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Global migration summed up in one island

9 June 20140 comments

Cape Verde, the tiny island nation off Africa’s west coast, is a virtual microcosm of global migration.

In Cape Verde, the number of people who have left almost equals the numbers who remain and just about everyone has a close relative living in Europe or North America.

Migrant remittance money is vital to the local economy. Migrant votes can sway local politics and new migrant departures split parents from children.

The emotional intensity of the Cape Verdean experience is summed up in the island’s most famous song ‘Soledad’ – or ‘longing’ – and the nation is a study in how migration is reshaping many societies across the globe.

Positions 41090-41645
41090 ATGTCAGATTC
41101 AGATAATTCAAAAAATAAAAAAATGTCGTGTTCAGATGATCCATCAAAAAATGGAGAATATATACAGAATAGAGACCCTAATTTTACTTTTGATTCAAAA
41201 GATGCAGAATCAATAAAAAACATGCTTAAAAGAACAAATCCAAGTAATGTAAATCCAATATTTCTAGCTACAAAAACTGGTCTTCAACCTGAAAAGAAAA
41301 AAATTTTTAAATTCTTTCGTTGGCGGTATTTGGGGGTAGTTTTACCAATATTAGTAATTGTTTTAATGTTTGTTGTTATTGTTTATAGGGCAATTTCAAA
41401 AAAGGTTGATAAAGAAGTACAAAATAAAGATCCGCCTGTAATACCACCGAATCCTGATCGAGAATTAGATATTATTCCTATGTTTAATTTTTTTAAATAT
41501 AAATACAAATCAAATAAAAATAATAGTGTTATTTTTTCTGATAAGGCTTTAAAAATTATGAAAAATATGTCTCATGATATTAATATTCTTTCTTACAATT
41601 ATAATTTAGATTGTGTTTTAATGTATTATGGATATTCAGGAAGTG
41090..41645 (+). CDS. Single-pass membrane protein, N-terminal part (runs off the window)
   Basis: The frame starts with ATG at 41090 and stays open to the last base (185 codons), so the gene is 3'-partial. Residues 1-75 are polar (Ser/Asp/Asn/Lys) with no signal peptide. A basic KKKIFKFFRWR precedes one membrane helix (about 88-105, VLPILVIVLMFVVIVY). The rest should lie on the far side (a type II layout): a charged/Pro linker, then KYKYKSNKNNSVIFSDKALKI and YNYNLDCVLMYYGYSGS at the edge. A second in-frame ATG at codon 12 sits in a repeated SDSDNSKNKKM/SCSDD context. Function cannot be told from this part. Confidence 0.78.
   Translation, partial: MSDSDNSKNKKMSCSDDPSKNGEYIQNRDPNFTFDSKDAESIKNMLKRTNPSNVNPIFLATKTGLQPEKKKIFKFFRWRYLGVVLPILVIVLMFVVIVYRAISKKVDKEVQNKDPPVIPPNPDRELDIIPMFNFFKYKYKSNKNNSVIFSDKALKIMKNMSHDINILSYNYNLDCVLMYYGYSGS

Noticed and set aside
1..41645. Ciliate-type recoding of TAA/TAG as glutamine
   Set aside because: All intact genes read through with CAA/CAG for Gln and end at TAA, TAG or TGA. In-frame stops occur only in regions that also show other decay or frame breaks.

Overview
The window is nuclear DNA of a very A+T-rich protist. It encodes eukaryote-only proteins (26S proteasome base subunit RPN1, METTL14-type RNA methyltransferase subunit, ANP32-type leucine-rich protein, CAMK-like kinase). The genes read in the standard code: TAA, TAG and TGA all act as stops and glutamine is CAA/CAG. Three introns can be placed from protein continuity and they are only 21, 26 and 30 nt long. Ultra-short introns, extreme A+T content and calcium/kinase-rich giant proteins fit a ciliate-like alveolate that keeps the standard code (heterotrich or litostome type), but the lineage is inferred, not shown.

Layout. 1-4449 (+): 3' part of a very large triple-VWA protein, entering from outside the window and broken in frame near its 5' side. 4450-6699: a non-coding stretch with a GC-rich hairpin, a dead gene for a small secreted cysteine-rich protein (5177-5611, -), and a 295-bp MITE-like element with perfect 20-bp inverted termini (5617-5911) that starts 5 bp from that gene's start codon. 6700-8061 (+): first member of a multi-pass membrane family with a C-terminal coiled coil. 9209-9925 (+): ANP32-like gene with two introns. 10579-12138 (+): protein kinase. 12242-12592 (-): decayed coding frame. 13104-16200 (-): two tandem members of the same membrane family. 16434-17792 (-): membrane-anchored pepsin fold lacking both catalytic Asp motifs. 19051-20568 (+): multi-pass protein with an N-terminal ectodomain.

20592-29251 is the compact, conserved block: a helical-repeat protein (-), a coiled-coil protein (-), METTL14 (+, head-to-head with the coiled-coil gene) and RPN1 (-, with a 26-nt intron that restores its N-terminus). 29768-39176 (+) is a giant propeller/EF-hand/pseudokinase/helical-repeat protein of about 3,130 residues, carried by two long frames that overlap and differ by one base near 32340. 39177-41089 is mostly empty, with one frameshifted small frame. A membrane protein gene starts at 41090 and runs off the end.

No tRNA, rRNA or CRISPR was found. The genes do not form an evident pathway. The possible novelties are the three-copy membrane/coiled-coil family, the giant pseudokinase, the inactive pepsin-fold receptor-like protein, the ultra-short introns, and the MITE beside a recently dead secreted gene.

In a country with little rain, a history of famine and a population of only 500,000, migration began as a necessity and has become part of the national psyche.

In Mindelo, Cape Verde’s second largest city, you can dine at the Café Portugal, drink at the Argentina bar and stroll the Avenida de Holanda.

Across the globe an estimated 200 million people live outside the country of their birth, and they help support a swathe of the developing world as big, if not bigger.

Migrants sent home about $300 billion last year — nearly three times the world’s foreign aid budgets combined. Those sums are building houses, educating children and seeding small businesses, and they have made migration central to discussions about how to help the global poor.

But it is also the age of migration alarm, as many nations – including Australia – have introduced rigorous border protection regimes to intercept human smugglers.

New fences are planned along the Rio Grande on the US-Mexico border. Countries that want migrant muscle and brains also want more border control. Many of them see illegal migrants as a security threat, especially in a terrorist age.